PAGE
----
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NOAA certifies San Francisco Bay shipping channel with top survey rating, increasing confidence for deep draft vessel navigation

Tanker heading west and approaching the Richmond–San Rafael Bridge and Pinole Shoal Channel.

There is a risk factor when navigating in and out of our nation’s busiest ports, particularly at the helm of some of the world’s largest deep draft vessels. Mariners rely on tide and water level information, wind and weather data, but perhaps most importantly, they rely on electronic navigational charts and the quality of depth measurements that comprise them. Recently, NOAA’s Office of Coast Survey certified the U.S. Army Corps of Engineers (USACE) hydrographic surveys for the Pinole Shoal Channel in San Francisco Bay —  a critical waterway for bulk carriers and tankers to reach the ports of Sacramento, Stockton, Martinez, and Benicia — the highest possible data quality rating, Category Zone of Confidence (CATZOC) A1, for two years. This is the first USACE federally-maintained channel to receive the highest-level certification. NOAA anticipates the increased CATZOC rating will dramatically increase shipping efficiency.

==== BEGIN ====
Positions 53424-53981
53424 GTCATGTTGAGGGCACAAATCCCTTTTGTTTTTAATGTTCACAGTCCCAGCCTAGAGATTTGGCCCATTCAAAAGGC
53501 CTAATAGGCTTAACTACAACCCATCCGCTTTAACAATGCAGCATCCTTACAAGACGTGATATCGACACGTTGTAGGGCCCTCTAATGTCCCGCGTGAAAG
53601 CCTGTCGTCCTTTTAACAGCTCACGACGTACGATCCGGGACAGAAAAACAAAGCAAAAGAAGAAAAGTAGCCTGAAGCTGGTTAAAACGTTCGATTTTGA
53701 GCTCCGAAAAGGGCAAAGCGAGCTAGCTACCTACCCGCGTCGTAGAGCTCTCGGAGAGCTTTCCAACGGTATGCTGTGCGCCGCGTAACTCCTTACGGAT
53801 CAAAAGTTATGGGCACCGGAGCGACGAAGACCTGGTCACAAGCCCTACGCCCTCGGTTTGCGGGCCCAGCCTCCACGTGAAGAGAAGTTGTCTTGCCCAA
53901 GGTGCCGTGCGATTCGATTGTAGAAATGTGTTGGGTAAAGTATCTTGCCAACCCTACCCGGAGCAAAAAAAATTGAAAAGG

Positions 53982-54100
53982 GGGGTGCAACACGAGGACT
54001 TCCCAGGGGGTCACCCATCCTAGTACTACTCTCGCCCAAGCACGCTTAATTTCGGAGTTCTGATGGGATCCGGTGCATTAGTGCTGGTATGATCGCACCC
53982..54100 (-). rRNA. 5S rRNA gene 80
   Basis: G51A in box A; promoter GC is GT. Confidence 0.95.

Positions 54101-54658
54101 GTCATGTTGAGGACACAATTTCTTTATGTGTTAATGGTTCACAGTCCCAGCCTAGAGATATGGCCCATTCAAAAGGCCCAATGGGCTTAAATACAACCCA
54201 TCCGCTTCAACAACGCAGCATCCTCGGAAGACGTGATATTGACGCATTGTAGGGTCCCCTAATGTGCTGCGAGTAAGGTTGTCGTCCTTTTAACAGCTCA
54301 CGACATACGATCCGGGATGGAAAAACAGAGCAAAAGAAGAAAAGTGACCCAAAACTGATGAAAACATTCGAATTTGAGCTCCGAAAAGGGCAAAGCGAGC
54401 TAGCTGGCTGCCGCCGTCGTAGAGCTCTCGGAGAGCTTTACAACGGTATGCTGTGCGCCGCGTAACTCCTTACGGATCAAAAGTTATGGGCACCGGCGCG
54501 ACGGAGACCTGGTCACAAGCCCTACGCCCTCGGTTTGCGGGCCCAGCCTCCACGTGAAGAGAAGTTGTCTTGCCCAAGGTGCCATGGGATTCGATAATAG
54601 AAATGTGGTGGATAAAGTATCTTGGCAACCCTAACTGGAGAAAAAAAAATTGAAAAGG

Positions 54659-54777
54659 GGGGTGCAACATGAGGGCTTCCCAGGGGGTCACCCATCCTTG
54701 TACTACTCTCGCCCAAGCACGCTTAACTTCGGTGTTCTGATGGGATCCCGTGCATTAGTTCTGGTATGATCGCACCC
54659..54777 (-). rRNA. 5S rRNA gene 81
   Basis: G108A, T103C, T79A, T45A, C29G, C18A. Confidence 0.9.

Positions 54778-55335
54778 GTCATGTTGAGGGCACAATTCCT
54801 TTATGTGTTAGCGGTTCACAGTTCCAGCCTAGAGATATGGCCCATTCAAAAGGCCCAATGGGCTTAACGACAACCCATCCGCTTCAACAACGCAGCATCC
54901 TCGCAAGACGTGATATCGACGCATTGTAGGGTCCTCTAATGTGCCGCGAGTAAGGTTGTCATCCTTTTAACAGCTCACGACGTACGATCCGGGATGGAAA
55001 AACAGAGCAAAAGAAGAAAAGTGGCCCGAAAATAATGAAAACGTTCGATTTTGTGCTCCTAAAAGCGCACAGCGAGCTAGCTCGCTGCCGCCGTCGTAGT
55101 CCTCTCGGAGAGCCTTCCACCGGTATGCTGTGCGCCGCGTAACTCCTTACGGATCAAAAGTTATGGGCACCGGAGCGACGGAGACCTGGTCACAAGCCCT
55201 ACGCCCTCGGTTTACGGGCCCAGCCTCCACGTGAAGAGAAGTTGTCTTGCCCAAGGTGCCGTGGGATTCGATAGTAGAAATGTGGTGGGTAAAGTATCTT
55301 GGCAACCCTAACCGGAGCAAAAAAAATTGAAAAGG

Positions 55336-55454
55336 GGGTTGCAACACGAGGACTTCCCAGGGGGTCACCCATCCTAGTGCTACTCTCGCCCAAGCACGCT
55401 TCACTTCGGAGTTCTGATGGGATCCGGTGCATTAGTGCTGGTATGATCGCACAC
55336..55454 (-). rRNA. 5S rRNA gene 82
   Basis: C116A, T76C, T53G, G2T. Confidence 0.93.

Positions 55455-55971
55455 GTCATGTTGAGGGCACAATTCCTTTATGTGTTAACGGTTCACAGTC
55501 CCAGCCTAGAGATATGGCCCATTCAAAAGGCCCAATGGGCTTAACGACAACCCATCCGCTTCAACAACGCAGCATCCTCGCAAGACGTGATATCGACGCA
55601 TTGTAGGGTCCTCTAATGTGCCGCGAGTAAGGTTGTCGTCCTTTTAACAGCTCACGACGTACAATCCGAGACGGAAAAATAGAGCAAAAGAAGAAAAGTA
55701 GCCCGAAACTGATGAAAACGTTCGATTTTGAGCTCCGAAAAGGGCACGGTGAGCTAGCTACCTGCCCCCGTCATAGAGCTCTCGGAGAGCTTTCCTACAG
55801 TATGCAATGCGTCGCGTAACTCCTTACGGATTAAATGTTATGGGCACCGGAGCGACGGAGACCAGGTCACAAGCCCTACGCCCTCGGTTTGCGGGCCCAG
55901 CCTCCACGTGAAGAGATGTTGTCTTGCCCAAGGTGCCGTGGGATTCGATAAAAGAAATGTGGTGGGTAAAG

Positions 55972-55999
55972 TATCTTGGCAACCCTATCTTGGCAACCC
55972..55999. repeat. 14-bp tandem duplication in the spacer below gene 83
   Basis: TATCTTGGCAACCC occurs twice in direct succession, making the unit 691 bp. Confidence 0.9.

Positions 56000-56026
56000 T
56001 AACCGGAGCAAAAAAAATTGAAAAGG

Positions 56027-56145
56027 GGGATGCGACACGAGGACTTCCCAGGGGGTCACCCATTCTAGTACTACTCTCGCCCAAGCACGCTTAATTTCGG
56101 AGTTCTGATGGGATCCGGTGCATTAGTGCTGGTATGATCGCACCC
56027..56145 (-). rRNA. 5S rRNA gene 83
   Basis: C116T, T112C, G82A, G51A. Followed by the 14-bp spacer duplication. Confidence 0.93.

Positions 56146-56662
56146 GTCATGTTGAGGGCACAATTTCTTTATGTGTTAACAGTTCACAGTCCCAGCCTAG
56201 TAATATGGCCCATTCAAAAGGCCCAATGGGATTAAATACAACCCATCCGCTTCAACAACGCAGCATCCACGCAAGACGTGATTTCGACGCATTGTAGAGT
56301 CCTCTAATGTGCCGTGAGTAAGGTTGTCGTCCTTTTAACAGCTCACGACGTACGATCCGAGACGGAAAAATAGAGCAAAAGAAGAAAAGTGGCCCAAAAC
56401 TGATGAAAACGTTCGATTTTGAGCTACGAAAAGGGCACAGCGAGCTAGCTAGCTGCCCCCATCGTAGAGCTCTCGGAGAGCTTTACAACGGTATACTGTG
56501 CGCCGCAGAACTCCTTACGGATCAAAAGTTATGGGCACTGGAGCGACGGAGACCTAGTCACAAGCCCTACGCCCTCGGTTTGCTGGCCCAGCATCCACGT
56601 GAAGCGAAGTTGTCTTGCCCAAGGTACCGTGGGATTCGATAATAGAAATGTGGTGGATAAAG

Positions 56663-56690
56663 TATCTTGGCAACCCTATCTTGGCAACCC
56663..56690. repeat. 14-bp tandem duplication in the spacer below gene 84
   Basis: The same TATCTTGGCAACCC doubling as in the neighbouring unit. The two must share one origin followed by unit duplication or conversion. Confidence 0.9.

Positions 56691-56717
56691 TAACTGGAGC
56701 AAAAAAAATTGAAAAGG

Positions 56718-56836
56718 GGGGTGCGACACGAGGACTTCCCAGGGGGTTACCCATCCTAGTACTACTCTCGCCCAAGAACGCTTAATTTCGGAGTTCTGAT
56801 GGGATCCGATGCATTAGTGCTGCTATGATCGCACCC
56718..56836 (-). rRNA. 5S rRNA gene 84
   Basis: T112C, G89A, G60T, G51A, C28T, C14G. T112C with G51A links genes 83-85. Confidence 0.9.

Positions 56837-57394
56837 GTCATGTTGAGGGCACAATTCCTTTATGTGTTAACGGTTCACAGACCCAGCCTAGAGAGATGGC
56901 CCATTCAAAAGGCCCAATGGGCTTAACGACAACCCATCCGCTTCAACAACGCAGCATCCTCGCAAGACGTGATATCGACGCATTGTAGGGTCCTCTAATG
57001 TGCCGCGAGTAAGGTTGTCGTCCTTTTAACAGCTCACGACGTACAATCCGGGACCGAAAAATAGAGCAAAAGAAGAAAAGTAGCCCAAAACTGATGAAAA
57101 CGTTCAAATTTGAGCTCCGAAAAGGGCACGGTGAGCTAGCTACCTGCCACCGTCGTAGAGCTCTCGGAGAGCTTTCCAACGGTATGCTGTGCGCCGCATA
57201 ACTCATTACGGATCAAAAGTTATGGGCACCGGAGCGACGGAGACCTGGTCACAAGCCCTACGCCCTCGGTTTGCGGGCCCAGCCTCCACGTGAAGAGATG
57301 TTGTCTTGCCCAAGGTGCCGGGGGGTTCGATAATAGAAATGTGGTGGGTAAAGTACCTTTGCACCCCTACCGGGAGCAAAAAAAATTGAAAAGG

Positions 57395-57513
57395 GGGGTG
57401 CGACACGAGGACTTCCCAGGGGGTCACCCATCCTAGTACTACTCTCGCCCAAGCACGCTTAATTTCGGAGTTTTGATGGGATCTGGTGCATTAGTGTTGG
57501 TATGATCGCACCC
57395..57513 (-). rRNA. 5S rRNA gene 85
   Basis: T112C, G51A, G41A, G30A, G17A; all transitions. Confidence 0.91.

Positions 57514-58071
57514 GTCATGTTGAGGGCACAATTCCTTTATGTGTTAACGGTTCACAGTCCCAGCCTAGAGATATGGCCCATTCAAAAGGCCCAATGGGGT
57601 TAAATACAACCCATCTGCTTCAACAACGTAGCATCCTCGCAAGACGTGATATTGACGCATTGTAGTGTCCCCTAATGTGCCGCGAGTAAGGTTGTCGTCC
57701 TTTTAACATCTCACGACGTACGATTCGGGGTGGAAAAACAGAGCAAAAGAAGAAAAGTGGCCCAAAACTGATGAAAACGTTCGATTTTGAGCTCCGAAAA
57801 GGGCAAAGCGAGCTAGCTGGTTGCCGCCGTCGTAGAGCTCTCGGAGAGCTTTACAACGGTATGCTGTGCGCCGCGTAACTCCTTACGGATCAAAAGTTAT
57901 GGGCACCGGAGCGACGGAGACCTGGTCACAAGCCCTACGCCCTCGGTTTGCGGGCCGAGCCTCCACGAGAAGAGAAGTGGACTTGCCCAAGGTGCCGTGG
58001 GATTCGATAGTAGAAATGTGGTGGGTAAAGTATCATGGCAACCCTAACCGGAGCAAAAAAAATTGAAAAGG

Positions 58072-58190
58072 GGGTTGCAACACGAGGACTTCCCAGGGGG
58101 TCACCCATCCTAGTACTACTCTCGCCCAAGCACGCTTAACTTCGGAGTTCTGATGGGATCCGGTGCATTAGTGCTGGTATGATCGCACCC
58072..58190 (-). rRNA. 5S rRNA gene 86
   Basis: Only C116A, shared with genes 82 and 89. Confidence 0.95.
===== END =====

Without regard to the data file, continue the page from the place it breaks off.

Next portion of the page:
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Nautical Charts: Marine Navigation Joins the Geospatial Revolution

Electronic navigational chart displayed on an Electronic Chart Display and Information System (ECDIS) on NOAA Ship Thomas Jefferson.

By Rear Adm. Shepard M. Smith

When I traveled around Europe as a young man, my first stop upon leaving the train station in a new city was at the tourist bureau kiosk for a paper city map. On a recent trip to Malaysia, I used my phone to find walking instructions to a street market across town. When I arrived, I described my route to my host, who said that the pedestrian bridge I had used only opened the week before.

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The Great Lakes are getting a digital upgrade

Screenshot of an ENC for the Pelee Passage Southeast Shoal.